The efforts at resuscitation apparently lasted approximately an hour, as Al Hanashi was pronounced dead at 2259 or 10:59 PM. Medical intervention included use of an external automatic defibrillator, an endotracheal tube and the placement of a central venous line.

Whatever the timeline of the guards' observations of Al Hanashi, press reports have stated there is "constant video surveillance" inside prisoner cells in the BHU. Furthermore, Guantanamo spokesman Lt. Cmdr. Brook DeWalt told Truthout in November 2009 that, while he couldn't comment on whether Al Hanashi had been videotaped in his cell, no Guantanamo detainee goes more than "three minutes" without being checked, one way or another. That would be consistent with the "few minutes" noted in the autopsy report, but not with the narrative that presents a lapse of 20 minutes or more. It also tallies with what a prison doctor told journalist Naomi Wolf, who had visited the cells where Al Hanashi had been held in the day or so prior to his death. "They check on prisoners every three minutes," he told her.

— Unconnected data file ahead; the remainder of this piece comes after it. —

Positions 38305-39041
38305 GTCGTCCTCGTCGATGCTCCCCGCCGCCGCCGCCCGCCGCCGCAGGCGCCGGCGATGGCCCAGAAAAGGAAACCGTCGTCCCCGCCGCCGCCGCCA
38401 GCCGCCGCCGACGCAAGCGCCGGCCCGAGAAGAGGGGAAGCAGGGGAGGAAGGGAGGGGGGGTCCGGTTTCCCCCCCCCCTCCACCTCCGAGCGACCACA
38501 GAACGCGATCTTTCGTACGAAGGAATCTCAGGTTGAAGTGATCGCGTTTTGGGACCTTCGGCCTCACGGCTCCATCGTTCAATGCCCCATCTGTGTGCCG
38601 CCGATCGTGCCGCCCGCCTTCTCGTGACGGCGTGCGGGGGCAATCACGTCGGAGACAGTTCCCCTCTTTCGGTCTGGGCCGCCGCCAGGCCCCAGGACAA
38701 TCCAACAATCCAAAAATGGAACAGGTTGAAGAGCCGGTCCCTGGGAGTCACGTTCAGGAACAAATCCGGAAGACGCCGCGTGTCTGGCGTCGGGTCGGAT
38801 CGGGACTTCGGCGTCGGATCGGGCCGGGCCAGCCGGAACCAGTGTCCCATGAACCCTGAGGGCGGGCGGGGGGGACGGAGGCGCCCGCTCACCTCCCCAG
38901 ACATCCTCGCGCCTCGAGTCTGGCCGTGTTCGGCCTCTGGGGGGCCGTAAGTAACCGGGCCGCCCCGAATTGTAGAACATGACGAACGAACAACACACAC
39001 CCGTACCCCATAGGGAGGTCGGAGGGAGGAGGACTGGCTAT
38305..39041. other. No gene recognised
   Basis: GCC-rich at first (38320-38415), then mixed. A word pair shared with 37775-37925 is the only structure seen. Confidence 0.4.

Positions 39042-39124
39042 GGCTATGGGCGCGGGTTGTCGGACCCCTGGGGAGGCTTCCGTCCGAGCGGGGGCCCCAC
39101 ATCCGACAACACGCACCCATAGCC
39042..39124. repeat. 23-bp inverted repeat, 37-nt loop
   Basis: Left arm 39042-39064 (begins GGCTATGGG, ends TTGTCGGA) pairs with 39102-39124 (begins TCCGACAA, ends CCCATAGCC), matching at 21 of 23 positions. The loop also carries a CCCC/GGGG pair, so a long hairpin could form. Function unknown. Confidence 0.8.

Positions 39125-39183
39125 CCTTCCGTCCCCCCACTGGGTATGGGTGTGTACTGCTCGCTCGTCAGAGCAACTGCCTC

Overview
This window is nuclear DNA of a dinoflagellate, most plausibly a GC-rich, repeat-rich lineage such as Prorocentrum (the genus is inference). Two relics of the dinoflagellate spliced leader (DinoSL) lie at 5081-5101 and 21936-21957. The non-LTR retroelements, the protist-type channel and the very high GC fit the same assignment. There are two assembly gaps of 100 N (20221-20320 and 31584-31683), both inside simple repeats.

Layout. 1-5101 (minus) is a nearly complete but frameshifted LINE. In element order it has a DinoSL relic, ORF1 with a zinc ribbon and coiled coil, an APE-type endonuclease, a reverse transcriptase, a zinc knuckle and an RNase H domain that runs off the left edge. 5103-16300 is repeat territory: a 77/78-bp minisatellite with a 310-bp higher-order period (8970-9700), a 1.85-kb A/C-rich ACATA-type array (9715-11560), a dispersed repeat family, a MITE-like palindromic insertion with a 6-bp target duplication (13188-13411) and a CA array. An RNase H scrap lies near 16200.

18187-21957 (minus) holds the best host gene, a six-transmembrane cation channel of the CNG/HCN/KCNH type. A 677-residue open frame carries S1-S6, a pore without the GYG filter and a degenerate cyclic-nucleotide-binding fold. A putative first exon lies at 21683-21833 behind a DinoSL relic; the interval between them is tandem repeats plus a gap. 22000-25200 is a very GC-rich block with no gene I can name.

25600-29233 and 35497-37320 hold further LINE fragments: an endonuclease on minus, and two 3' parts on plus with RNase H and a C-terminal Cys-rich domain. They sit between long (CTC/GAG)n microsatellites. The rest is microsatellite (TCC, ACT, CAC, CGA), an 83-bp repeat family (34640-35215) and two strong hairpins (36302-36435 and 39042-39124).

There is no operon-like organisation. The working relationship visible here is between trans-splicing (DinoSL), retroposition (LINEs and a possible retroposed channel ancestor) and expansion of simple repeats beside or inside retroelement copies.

In addition, Wolf reported, "Cortney Busch of Reprieve, a British organization that represents Guantánamo detainees" told her "there is video running on prisoners in the psychiatric ward at all times, and there is a guard posted there continually, too."

"Tougher Methods" Used on Hunger Strikers